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States Swoop In to Save Your Retirement, Sort Of

The federal government won’t be the hero of the American savings crisis. How about California and Illinois?

The U.S. retirement system is a failure, in at least one respect: Half of private-sector workers have no access to a 401(k) or a pension plan on the job, so millions of Americans have scant retirement savings or none at all. To retire, they’ll need to rely on programs such as Social Security and Medicaid.

The federal government has done little to get more Americans saving for retirement. In December the White House launched a pilot program called myRA (My Retirement Account), an individual retirement account (or IRA) set up through an employer’s payroll system and aimed at low-income workers. But participation is voluntary, and Congress has gotten nowhere with bills proposed to encourage workplace retirement plans.

So the states are stepping up. This month, an Illinois law went into effect that would give a state-run IRA to all employees of companies with at least 25 people on staff who don’t have their own retirement plan. Workers would automatically be signed up to contribute 3 percent of their salary to the IRA and could opt out or adjust their contribution. The system is scheduled to be up and running by June 2017.

California is working on a similar plan, and on Tuesday the Oregon State Senate sent the governor a bill requiring automatic IRAs at private employers by July 2017. By early next year, Connecticut officials must finish a study, mandated by the state legislature, of how feasible a state-run retirement plan would be there. There are advocates for similar plans in at least a dozen other state legislatures.

“I wish we didn’t need to be in this space,” Connecticut Comptroller Kevin Lembo said at a Pensions & Investments conference on Tuesday. But, he added, “if these folks don’t have adequate savings, and they run out of money, they’re coming back to us for services and support.”

These state-run IRAs are designed to be a low-cost version of a 401(k) plan. They’re supposed to make it easy for companies to enroll workers and cheap for states to administer, with only a few low-fee investment funds available. Unlike in a typical 401(k) plan, worker contributions would generally not be matched by employers or the government. They aren’t as beneficial as a 401(k) can be, then, but they’re a whole lot better than nothing.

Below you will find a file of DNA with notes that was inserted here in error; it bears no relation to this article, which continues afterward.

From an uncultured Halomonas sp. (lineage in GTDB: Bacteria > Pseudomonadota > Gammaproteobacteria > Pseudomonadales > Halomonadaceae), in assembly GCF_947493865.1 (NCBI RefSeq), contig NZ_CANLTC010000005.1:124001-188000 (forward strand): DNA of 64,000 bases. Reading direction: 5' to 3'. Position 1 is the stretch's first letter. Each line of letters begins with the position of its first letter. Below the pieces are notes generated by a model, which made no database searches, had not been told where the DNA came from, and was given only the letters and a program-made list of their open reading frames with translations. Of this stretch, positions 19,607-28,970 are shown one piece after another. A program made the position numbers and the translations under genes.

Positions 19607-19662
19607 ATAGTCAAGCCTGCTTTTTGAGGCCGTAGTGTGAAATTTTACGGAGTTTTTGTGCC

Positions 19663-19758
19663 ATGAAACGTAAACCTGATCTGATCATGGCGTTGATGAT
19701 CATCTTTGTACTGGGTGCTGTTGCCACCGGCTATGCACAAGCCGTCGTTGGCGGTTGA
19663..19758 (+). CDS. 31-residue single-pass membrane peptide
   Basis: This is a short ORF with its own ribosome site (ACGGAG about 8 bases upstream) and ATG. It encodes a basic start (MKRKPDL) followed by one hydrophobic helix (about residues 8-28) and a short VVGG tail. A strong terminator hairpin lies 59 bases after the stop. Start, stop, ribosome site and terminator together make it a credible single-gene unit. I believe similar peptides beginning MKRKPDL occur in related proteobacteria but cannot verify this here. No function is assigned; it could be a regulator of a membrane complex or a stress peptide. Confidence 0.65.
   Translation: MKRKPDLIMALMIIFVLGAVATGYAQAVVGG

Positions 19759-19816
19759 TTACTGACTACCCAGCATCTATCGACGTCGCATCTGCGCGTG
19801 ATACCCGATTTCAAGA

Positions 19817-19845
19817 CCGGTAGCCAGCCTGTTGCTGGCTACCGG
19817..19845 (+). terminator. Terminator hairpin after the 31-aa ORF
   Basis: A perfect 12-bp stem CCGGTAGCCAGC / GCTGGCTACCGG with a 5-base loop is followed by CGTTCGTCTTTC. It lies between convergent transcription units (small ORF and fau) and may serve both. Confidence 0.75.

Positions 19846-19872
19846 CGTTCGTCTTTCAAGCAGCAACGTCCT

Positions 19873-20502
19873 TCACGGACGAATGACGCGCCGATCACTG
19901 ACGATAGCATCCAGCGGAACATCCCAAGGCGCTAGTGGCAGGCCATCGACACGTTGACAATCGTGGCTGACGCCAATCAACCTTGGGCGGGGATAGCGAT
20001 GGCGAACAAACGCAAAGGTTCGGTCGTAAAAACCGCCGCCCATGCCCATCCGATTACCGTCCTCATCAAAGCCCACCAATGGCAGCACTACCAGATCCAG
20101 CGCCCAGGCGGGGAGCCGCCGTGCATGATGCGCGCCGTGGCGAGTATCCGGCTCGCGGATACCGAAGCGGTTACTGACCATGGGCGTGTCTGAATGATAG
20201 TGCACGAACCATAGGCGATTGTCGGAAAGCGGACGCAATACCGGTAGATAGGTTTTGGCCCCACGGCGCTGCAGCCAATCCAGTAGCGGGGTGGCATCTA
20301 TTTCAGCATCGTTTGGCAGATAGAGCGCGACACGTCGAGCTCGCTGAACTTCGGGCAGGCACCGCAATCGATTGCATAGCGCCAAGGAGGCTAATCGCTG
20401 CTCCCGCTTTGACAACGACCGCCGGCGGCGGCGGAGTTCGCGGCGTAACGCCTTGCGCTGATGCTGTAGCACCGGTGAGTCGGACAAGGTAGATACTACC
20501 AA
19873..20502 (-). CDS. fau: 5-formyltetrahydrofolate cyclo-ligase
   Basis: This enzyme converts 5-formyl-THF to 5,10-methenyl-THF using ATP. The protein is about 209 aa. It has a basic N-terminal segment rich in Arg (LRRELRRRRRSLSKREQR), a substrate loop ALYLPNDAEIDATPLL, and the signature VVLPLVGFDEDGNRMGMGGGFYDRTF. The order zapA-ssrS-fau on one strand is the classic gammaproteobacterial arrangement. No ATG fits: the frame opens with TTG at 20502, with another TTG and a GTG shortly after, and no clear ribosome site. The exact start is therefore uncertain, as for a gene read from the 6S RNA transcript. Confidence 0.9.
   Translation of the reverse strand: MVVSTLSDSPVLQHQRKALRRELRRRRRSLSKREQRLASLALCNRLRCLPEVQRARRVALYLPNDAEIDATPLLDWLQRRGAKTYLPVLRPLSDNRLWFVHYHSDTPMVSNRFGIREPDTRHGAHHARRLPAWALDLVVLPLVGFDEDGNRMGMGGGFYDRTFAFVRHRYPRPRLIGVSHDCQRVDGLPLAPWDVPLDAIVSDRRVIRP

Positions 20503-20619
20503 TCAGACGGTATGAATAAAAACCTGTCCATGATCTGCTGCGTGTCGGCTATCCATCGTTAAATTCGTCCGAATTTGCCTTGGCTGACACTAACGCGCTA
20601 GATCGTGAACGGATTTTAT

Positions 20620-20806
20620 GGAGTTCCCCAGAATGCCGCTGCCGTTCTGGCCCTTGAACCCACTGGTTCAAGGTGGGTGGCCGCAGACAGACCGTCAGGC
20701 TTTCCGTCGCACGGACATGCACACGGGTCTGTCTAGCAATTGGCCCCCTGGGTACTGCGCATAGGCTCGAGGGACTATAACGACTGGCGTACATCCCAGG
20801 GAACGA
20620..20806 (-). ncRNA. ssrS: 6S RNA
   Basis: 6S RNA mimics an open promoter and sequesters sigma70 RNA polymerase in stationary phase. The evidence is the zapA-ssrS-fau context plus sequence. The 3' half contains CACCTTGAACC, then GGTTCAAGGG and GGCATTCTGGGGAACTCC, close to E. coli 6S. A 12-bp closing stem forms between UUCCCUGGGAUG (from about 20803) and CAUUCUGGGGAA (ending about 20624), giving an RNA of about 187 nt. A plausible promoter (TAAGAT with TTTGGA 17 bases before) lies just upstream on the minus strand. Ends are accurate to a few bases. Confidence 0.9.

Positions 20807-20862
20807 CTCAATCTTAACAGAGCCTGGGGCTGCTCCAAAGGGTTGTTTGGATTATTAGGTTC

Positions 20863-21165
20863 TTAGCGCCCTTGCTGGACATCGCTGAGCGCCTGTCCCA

Even if workers don’t have a 401(k) at work, they’re free to open their own IRAs and contribute with their own money. But only about 5 percent of them open IRAs on their own. The states hope that automatically enrolling them will make saving a lot easier and that even lower-income workers can afford to save a bit more each year. When large employers automatically enroll workers in 401(k) plans, participation can rise from 70 percent to almost 90 percent, and few workers object to such enrollment tactics.

If everyone had access to an auto-IRA at work, it would help—modestly. That’s the conclusion of an analysis issued on Tuesday by the Employee Benefit Research Institute. For example, the chances of what EBRI calls a “successful retirement,” one with enough income to cover average expenses and uninsured health care, would increase 8.4 percent for small business employees in their late 30s. (EBRI’s analysis is based on its Retirement Security Projection Model, which it has been refining since 2003.) That assumes auto-IRAs are required and all employees contribute 3 percent of income. That benefit almost doubles, to more than 15 percent, if the automatic contribution is increased to 6 percent a year.

It won’t be easy for states to get into the private-sector retirement business. Small businesses won’t take the extra regulation lying down. Although Illinois doesn’t make companies pitch in to the auto-IRAs, they still must do the paperwork to sign up their workers. Financial firms have been suspicious of competition from state-mandated auto-IRAs, though they may be tempted by a potential business opportunity: Under most plans and proposals, states rely on private money managers to invest any money saved.

The federal government itself may prove another stumbling block. The states need to comply with strict and complicated federal regulations on retirement plans. In a May 18 letter, 26 U.S. senators (all Democrats except the Vermont independent Bernie Sanders) urged President Obama to help states start auto-IRA programs. “Clarifications are needed as soon as possible” on how the Department of the Treasury and Department of Labor would regulate the plans, they wrote.

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